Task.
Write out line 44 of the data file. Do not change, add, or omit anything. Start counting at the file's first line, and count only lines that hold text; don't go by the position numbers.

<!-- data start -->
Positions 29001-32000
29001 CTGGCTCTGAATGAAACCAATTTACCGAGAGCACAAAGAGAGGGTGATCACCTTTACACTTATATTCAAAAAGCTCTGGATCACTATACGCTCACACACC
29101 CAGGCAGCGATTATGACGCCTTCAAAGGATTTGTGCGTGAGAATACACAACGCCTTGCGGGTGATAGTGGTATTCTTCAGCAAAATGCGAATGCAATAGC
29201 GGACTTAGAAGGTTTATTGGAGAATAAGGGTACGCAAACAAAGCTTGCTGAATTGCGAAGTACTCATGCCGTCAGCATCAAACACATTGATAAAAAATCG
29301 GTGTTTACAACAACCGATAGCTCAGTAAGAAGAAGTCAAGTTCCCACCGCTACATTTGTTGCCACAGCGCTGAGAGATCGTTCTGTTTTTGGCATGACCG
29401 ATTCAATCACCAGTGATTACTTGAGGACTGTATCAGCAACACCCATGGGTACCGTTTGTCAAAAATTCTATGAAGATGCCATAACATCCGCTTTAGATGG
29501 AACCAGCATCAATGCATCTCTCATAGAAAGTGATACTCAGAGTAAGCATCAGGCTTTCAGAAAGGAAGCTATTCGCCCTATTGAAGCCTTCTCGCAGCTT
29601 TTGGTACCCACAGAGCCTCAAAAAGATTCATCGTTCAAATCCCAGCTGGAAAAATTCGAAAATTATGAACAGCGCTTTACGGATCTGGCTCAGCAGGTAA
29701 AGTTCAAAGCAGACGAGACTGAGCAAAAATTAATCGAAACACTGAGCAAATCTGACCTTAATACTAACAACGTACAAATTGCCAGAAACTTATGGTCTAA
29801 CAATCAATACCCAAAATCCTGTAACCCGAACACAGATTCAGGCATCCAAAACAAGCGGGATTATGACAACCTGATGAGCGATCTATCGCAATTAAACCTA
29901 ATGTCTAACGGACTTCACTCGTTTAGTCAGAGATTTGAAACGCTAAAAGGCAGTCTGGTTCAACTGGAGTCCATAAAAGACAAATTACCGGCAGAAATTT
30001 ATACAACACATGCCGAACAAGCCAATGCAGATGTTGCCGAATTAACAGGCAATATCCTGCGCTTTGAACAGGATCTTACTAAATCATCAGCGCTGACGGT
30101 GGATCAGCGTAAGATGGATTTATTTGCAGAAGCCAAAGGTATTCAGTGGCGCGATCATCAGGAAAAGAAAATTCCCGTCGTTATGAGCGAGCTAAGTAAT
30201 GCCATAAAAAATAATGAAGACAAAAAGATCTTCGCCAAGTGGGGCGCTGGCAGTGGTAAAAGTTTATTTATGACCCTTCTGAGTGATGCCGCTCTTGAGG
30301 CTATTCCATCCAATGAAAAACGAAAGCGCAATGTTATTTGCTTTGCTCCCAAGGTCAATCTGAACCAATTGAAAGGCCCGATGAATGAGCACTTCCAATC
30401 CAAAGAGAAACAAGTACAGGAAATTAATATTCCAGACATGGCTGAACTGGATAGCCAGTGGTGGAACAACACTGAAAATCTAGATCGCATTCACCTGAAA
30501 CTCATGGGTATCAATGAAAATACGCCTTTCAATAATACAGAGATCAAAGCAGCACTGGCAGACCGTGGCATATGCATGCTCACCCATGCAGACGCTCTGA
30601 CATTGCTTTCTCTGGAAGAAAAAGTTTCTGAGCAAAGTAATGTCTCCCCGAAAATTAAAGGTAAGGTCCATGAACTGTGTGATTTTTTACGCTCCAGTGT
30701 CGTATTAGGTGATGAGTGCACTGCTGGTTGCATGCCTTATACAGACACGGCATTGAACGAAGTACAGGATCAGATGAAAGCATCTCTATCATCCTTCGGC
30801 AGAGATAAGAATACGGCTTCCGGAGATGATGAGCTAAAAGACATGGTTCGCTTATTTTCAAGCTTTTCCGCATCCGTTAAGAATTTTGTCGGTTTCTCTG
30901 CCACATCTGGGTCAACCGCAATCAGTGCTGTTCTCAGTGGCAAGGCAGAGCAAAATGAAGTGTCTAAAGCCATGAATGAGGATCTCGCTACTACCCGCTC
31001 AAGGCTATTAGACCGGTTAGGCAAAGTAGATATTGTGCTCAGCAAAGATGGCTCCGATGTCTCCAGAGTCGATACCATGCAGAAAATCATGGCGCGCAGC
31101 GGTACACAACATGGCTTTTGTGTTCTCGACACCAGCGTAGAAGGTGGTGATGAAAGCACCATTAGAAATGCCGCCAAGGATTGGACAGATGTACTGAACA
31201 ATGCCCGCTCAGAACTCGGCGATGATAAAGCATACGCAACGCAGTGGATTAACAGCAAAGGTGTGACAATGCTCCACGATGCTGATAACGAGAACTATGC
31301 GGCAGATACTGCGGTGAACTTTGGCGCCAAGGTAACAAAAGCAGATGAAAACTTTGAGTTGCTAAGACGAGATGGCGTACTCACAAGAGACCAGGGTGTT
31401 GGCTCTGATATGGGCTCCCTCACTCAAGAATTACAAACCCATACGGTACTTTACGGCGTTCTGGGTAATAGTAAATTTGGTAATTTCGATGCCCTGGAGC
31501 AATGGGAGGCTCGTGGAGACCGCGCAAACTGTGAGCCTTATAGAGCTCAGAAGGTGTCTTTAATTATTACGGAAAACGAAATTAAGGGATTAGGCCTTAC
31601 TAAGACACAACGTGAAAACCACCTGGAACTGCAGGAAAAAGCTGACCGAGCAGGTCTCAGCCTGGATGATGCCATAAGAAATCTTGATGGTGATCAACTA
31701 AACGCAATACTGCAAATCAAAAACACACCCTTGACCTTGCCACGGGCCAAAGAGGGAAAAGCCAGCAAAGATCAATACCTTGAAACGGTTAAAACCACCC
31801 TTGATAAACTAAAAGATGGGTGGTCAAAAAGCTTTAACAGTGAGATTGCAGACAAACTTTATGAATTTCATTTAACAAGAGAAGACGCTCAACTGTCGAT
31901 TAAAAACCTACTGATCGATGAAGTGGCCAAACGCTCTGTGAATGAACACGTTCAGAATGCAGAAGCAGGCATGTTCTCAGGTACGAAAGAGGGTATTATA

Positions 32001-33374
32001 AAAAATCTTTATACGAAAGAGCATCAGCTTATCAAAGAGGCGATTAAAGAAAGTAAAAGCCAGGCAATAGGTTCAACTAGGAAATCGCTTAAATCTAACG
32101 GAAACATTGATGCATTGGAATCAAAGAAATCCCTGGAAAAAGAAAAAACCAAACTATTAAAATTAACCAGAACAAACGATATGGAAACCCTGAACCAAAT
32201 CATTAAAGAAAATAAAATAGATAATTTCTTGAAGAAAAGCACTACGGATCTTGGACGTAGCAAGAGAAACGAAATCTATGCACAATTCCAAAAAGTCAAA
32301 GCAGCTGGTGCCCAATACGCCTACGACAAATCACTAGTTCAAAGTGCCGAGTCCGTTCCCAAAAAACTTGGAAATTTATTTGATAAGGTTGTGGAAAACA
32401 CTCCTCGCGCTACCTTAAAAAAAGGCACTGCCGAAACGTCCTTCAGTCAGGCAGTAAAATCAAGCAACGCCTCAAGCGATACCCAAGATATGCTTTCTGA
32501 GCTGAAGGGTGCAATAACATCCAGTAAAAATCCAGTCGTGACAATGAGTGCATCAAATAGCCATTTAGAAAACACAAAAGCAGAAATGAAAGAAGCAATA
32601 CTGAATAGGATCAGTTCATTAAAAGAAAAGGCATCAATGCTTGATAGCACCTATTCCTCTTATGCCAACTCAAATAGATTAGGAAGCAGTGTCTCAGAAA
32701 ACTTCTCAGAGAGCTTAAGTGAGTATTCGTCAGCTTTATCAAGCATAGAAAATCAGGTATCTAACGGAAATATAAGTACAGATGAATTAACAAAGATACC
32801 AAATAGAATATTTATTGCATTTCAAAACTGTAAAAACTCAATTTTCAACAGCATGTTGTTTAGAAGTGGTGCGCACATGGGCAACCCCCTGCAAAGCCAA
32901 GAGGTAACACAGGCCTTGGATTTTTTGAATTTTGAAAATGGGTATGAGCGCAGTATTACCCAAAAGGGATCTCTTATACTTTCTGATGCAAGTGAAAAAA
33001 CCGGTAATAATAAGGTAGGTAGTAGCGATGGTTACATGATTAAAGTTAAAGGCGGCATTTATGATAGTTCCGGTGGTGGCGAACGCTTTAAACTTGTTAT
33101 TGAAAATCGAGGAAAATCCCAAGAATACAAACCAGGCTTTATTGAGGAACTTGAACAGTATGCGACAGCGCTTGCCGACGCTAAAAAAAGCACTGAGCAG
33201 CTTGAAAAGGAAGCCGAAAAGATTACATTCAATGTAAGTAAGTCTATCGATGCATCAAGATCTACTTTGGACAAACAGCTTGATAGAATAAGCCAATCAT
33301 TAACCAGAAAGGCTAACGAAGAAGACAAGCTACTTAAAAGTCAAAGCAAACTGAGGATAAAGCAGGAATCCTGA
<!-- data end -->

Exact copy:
33101 TGAAAATCGAGGAAAATCCCAAGAATACAAACCAGGCTTTATTGAGGAACTTGAACAGTATGCGACAGCGCTTGCCGACGCTAAAAAAAGCACTGAGCAG